The Catholic Diocese of Fort Worth respects the responsibility of the federal government to secure our borders and ensure the safety of our citizens for the common good. ...As Catholics we will not close the door to our neighbor in need out of our fear and selfishness.
Cardinal Séan O'Malley (Boston, Massachusetts)
Our country has the opportunity to respond to the reality of immigration with policies and practices which reflect our deepest religious and social principles. Together let us make the commitment to be a beacon of light and hope for those who look to us in their time of need.
Cardinal Joseph W. Tobin, CSsR (Newark, New Jersey)
Wednesday’s Executive Actions do not show the United States to be an open and welcoming nation. They are the opposite of what it means to be an American. Closing borders and building walls are not rational acts. Mass detentions and wholesale deportation benefit no one; such inhuman policies destroy families and communities.
Archbishop Allen H. Vigneron (Detroit, Michigan)
In a letter to the chair of the Imams Council of Michigan: “I wrote to you a little over a year ago to share with you my statement to the priests of our Archdiocese regarding a proposal made during the presidential campaign to restrict Muslim immigration to the United States. At that time, I reaffirmed my commitment to stand with you in opposing any and all unjust discrimination on the basis of religion. Today, I reaffirm that pledge.”
Cardinal Donald Wuerl (Washington, DC)
As I recently noted, we are called to care for one another, whether it be our longstanding neighbor down the street, or a newcomer to our nation seeking relief from brutal religious and political persecution.
Statements of Catholic Agencies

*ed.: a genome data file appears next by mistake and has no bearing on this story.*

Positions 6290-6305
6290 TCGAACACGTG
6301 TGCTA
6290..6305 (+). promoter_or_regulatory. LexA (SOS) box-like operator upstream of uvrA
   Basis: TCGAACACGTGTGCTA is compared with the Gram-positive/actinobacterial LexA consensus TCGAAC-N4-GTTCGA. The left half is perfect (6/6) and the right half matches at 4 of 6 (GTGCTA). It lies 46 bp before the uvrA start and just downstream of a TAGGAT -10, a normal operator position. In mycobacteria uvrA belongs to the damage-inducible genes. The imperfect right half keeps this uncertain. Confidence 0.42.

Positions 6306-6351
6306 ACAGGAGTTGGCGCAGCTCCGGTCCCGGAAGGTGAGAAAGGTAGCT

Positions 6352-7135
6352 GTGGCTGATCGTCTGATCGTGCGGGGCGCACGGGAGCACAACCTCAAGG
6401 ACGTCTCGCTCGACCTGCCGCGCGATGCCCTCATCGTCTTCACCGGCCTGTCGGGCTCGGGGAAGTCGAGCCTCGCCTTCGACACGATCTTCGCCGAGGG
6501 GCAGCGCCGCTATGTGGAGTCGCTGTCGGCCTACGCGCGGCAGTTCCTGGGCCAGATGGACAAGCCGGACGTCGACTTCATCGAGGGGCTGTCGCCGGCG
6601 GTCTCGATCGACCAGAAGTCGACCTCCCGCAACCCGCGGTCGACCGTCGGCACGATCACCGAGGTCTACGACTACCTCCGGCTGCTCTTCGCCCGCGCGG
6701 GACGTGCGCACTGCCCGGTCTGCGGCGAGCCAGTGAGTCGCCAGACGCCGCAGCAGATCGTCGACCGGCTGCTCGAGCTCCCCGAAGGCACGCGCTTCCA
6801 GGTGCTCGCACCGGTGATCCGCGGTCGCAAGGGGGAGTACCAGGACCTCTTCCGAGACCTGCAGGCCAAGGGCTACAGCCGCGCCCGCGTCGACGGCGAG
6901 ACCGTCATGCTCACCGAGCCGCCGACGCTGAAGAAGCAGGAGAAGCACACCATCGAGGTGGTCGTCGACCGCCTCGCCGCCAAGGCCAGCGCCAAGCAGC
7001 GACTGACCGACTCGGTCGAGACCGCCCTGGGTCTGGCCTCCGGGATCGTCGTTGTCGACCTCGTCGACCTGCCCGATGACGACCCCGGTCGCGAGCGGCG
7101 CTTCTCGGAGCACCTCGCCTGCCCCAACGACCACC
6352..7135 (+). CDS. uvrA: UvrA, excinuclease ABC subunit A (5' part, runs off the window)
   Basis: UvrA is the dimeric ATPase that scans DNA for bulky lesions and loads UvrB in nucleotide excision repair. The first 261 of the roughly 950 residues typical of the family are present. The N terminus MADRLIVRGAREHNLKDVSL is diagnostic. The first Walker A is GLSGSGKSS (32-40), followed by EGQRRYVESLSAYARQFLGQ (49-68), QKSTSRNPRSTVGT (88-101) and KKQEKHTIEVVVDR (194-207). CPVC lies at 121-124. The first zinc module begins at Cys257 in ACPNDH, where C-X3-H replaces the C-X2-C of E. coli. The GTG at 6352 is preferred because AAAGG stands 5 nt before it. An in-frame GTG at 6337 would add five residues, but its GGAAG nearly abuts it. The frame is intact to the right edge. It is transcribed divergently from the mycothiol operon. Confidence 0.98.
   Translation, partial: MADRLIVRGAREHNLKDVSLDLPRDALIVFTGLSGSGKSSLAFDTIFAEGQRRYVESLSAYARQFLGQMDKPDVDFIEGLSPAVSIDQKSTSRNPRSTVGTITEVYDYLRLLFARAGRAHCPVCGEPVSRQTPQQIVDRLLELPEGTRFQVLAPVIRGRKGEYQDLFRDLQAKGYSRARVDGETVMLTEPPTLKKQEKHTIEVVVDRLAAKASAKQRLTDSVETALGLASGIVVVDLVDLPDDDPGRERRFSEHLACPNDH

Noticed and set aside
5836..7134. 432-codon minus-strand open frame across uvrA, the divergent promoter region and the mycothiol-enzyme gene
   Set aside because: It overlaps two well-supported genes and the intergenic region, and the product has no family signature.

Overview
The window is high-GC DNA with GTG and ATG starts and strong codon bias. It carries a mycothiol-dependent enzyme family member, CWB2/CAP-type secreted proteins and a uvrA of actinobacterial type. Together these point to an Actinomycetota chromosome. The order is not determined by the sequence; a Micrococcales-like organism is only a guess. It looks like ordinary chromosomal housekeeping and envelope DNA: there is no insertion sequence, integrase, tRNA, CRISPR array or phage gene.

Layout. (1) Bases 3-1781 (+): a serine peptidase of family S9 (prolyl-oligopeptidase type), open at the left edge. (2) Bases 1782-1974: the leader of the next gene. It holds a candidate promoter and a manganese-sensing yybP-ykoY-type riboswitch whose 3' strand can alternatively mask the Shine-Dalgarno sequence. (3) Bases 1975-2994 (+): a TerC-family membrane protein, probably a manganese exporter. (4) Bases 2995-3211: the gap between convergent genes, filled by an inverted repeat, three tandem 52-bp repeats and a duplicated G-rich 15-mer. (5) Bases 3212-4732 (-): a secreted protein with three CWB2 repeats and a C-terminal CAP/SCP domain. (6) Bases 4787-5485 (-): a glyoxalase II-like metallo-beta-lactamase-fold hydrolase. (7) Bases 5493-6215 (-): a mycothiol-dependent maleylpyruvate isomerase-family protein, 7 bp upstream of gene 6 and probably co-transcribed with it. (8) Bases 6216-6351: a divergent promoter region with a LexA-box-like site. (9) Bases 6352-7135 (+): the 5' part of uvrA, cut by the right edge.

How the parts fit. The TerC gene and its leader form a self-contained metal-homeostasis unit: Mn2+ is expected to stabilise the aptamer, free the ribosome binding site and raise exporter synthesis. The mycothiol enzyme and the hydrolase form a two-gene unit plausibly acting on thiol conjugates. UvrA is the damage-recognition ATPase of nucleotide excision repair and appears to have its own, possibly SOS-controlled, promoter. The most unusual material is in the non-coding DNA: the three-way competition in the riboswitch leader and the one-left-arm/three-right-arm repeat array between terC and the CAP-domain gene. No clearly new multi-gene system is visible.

Catholic Charities USA (CCUSA)
“Pope Francis has urged people not to close the door on migrants and refugees. In concert with the Holy Father, we believe we must move from attitudes of defensiveness and fear to acceptance, compassion and encounter. ... Our commitment to care for those who are most vulnerable resides at the core of our faith,” said Sister Donna Markham, OP, PhD, president and CEO of CCUSA.
Catholic Legal Immigration Network, Inc. (CLINIC)
“At a time when war and persecution have driven more people to flee in search of safety than any other time in modern history, we need to protect refugees rather than reject them out of misplaced fear,” said Jeanne Atkinson, executive director of CLINIC.
Catholic Relief Services
Our elected officials have an obligation to protect the security of the American people, and we should all take concerns about security seriously. But, denying entry to people desperate enough to leave their homes, cross oceans in tiny boats, and abandon all their worldly possessions just to find safety will not make our nation safer.
Jesuit Relief Services
By proposing to discriminate among individuals with valid claims for our protection on the basis of place of origin or religion rather than on the criteria firmly established by U.S. and international law, this announcement calls into question the worldwide standards of non-discrimination that are the bedrock of humanitarian response, just at the moment when we are experiencing the greatest displacement crisis since the end of the Second World War